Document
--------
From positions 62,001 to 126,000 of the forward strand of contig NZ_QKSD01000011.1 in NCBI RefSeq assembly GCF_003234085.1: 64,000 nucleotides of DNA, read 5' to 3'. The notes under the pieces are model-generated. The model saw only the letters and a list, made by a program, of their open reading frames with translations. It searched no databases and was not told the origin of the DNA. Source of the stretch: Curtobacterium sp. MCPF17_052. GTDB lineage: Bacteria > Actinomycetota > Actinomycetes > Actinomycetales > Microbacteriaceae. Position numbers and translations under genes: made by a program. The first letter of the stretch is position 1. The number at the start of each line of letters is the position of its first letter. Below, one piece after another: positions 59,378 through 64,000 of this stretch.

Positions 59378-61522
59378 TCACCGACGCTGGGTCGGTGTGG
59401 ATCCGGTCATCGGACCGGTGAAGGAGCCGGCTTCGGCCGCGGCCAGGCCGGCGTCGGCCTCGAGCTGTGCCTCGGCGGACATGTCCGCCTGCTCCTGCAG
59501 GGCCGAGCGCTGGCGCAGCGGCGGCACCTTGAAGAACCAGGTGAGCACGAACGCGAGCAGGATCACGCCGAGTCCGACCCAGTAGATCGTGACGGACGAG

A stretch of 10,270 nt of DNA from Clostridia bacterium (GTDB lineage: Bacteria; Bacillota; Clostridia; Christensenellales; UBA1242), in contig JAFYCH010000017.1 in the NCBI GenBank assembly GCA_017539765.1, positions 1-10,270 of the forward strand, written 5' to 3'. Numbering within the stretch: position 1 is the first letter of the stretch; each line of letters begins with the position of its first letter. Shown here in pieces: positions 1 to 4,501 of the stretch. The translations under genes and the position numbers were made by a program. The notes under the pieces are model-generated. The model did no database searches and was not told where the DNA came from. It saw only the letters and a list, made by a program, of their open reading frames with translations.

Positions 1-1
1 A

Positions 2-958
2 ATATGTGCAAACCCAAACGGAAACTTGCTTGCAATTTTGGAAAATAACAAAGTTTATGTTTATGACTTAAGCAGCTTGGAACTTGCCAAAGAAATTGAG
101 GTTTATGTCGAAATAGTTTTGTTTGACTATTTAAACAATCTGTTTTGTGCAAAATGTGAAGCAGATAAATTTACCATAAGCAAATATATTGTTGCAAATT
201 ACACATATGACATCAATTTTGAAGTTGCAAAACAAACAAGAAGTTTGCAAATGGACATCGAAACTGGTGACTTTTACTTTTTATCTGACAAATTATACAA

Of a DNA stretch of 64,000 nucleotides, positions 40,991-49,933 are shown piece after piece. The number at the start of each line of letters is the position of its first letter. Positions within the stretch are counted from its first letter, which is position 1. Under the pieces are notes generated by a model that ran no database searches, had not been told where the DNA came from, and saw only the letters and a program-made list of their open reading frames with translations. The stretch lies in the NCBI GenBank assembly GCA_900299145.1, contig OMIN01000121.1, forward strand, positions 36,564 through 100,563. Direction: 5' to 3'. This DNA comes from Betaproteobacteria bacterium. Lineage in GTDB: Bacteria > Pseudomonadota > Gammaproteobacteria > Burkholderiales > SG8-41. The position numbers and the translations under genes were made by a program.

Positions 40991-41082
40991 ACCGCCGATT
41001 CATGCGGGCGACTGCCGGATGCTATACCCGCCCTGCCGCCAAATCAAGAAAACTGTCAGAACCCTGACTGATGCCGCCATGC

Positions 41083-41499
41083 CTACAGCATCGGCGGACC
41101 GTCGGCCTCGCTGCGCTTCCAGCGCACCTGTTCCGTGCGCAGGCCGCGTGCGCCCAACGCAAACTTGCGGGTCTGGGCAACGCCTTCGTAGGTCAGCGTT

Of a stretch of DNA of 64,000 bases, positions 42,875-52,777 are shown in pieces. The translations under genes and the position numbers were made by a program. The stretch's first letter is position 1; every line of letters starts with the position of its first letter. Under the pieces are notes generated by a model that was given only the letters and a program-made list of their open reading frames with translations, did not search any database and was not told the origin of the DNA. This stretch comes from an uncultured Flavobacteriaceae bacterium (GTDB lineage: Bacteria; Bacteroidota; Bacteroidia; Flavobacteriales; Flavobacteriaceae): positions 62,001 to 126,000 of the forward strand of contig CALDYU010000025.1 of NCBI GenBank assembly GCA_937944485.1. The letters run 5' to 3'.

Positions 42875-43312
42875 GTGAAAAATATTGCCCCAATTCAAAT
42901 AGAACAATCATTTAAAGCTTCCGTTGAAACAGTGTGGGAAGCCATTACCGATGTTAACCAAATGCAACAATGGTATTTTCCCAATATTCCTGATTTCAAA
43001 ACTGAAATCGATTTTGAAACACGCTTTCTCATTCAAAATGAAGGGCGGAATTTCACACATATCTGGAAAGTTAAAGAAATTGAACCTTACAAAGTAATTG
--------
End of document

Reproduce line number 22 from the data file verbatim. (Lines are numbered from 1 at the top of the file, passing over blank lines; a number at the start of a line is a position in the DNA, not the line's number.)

42875 GTGAAAAATATTGCCCCAATTCAAAT